materials. See 1 PA. CONS. STAT. § 1921 (2002): Ramich
v. Worker's Comp. Appeal Bd., 770 A.2d 318, 322 (Pa. 2001): see
also Carter v. United States, 530 U.S. 255, 271 (2000). Consulting
these sources in this case, however, raises more questions than it
answers. A multitude of entries appear under the heading "type," none of
which limits its meaning in an appreciable way. See WEBSTER'S THIRD NEW
INTERNATIONAL DICTIONARY 2302 (Philip Babcock Gove ed., 1993) (defining
"type" as, inter alia, "something that serves as a symbolic
representation," "a figurative representation," "a distinctive mark or
sign," "qualities common to a number of individuals that serve to
distinguish them as an identifiable class or kind," and "a particular
kind, class, or group"). Incorporating these broad definitions as the
meaning of "type" for purposes of section 9402 would eviscerate any
restrictive effect of the term, permitting any description, no matter how
broad, to suffice. This would render the term superfluous. See
1 PA. CONS. STAT. § 1921(a) (2002) ("Every statute shall be
construed, if possible, to give effect to all its provisions."): TRW
Inc. v. Andrews, 534 U.S. 19, 31 (2001) ("It is `a cardinal
principle of statutory construction' that `a statute ought, upon the
whole, to be so construed that, if it can be prevented, no clause,
sentence, or word shall be superfluous, void, or insignificant.'")
(quoting Duncan v. Walker, 533 U.S. 167, 174 (2001)).
Although the statute does not provide an explicit definition of "type,"
other provisions offer interpretive clues. Words draw meaning from those
around them, and context sheds light on language otherwise obscured.
See United States v. Cleveland Indians Baseball Co.,
532 U.S. 200, 217-18 (2001) ("[S]tatutory construction `is a holistic
endeavor' and . . . the meaning of a provision is `clarified by the
remainder of the statutory scheme . . . [when] only one of the permissible
meanings produces a substantive effect that is compatible with the rest of
the law.'") (quoting United Sav. Ass'n of Tex. v. Timbers of Inwood
Forest Assocs., Ltd., 484 U.S. 365, 371 (1988)1: see also 1 PA. CONS. STAT.
§ 1922 (2002). Within the general application sections of former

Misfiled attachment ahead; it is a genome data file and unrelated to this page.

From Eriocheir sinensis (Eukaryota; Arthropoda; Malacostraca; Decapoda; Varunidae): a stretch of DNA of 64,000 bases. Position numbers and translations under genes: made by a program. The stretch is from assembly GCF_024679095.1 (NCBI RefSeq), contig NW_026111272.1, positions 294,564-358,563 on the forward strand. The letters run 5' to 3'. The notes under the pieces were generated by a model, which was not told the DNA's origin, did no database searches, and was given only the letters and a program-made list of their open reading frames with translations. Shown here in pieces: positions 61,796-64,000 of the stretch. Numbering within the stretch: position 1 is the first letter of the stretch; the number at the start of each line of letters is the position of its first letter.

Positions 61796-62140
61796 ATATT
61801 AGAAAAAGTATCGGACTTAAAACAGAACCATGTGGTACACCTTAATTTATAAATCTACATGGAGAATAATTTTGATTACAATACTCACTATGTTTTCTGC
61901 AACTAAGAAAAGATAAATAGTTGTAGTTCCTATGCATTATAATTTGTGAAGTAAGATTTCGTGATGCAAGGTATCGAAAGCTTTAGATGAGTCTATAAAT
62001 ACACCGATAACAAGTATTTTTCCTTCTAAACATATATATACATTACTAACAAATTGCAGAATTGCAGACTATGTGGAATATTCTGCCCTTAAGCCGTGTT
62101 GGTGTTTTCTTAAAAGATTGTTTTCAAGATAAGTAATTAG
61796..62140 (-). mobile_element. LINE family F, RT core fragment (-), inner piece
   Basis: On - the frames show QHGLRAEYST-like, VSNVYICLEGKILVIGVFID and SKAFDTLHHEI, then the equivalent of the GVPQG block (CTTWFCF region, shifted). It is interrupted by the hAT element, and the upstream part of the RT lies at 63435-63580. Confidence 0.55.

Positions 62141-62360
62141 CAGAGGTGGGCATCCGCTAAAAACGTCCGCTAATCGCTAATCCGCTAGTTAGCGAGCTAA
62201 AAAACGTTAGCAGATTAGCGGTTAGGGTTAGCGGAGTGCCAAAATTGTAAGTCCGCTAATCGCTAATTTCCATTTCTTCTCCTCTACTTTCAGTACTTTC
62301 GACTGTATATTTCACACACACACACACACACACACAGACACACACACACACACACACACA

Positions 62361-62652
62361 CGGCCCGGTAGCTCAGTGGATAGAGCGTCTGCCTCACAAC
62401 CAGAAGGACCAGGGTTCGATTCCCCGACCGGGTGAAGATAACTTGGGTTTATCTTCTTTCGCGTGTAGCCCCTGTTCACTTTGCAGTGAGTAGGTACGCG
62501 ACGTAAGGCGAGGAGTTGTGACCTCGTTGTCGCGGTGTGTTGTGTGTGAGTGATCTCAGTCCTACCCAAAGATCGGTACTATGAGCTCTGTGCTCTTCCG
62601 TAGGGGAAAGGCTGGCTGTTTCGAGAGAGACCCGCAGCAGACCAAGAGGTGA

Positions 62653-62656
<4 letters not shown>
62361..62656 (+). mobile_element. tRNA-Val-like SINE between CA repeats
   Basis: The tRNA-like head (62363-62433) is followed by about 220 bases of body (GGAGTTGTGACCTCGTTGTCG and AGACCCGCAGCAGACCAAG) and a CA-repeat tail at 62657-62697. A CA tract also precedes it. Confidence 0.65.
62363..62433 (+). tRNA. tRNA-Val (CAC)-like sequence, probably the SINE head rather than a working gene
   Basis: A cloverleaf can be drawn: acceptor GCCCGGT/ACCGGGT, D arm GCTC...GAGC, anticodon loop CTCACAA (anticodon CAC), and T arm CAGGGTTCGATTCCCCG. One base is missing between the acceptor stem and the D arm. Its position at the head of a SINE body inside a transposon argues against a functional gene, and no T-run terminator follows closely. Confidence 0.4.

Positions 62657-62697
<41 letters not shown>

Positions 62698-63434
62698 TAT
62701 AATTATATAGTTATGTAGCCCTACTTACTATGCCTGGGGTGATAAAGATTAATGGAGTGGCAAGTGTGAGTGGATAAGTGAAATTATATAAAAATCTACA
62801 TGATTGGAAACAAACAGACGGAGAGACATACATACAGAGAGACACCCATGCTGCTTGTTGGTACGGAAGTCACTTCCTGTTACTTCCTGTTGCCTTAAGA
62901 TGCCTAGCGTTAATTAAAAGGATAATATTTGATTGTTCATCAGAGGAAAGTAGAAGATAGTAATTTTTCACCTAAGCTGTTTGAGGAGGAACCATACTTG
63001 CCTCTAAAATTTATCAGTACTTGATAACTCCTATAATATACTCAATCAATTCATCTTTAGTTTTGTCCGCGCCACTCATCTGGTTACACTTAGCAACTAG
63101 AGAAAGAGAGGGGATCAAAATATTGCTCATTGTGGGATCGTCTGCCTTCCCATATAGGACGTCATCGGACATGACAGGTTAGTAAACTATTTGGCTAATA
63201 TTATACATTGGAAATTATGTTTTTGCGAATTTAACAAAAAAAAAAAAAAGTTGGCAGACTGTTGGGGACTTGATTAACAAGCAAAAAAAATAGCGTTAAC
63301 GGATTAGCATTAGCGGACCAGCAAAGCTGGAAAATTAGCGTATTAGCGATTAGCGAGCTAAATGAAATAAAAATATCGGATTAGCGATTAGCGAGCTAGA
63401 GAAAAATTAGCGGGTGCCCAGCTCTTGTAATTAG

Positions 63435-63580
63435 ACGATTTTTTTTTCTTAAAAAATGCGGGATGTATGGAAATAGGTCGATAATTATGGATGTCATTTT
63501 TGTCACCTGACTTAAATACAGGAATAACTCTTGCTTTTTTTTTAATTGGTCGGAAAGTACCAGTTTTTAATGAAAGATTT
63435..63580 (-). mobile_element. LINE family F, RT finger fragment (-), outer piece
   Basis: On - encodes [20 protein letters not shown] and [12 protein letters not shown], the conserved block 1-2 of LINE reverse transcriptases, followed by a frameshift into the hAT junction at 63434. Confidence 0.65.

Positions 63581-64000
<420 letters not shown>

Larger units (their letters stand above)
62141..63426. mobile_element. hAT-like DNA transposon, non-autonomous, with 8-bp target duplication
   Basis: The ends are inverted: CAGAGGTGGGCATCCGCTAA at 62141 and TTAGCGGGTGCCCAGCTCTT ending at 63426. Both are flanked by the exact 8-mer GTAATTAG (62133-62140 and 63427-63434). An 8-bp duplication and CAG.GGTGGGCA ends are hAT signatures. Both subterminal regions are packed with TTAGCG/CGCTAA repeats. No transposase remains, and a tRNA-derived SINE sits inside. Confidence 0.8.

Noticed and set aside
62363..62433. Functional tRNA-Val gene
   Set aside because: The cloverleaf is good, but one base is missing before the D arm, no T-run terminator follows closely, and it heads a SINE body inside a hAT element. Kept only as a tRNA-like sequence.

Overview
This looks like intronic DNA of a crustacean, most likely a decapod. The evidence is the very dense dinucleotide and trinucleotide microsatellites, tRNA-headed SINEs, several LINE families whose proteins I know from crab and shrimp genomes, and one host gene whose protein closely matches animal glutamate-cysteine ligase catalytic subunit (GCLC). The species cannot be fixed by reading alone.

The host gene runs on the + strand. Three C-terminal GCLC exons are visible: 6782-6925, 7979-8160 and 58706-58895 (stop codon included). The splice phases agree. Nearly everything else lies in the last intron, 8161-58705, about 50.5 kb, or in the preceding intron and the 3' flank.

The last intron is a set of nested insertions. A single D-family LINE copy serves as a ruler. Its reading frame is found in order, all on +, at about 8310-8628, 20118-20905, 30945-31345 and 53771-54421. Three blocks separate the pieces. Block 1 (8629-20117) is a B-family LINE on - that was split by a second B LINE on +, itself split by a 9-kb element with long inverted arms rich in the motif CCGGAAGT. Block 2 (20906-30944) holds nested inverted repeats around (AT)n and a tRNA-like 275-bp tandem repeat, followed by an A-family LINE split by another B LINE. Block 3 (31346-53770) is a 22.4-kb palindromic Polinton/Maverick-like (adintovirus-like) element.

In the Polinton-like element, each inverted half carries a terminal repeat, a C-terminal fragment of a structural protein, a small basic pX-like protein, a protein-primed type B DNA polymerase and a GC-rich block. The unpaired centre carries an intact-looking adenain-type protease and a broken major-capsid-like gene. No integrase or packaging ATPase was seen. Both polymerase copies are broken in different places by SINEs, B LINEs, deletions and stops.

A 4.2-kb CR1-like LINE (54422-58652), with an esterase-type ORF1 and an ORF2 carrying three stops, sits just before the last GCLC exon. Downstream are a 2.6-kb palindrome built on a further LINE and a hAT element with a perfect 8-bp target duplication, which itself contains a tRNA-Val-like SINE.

Article 9 appears a list of defined phrases, identifying the parties to
secured transactions, the documents employed, and most
importantly for these purposes-the categories of collateral that may be
involved. 13 PA. CONS. STAT. §§ 9105-9107, 9109, 9115 (1999). Among
these terms are "goods" and "accounts." Id. Although Article 9
does not expressly title them as such, these defined terms may be deemed
"types" of collateral, reference to which satisfies section 9402.
Courts and commentators have struggled with this issue.*fn10 See
Bennet Co., 588 F.2d at 392 (identifying issue but declining to
resolve it as unnecessary to disposition of the case); Richard C. Tinney,
Annotation, Sufficiency of Description of Collateral in Financing
Statement Under UCC §§ 9-110 and 9-402, 100 A.L.R.Sd 10 (1980
& Supp. 2000) (collecting cases). Authorities finding such references
inadequate to meet the U.C.C. description requirement stress the need for
specificity in transactions. In re Lehner, 303 F. Supp. 317,
319-20 (D. Colo. 1969), aff'd, 427 F.2d 357 (10th Cir. 1970); 1 GRANT GILMORE,
SECURITY INTERESTS IN PERSONAL PROPERTY § 15.3 (1965); J. HONNOLD,
CASES AND MATERIALS ON THE LAW OF SALES AND SALES FINANCING 507 (3d ed.
1968)). Those to the contrary emphasize the notice function of the
financing statement, arguing that use of the terms defined in Article 9
adequately describes the claimed interest to alert creditors of the need
for further investigation. See In re Dillard Ford. Inc.,
940 F.2d 1507, 1512 (11th Cir. 1991); 1 CLARK, supra, ¶
The latter interpretation, accepting the defined terms as "types" of
collateral for purposes of section 9402, offers the only viable method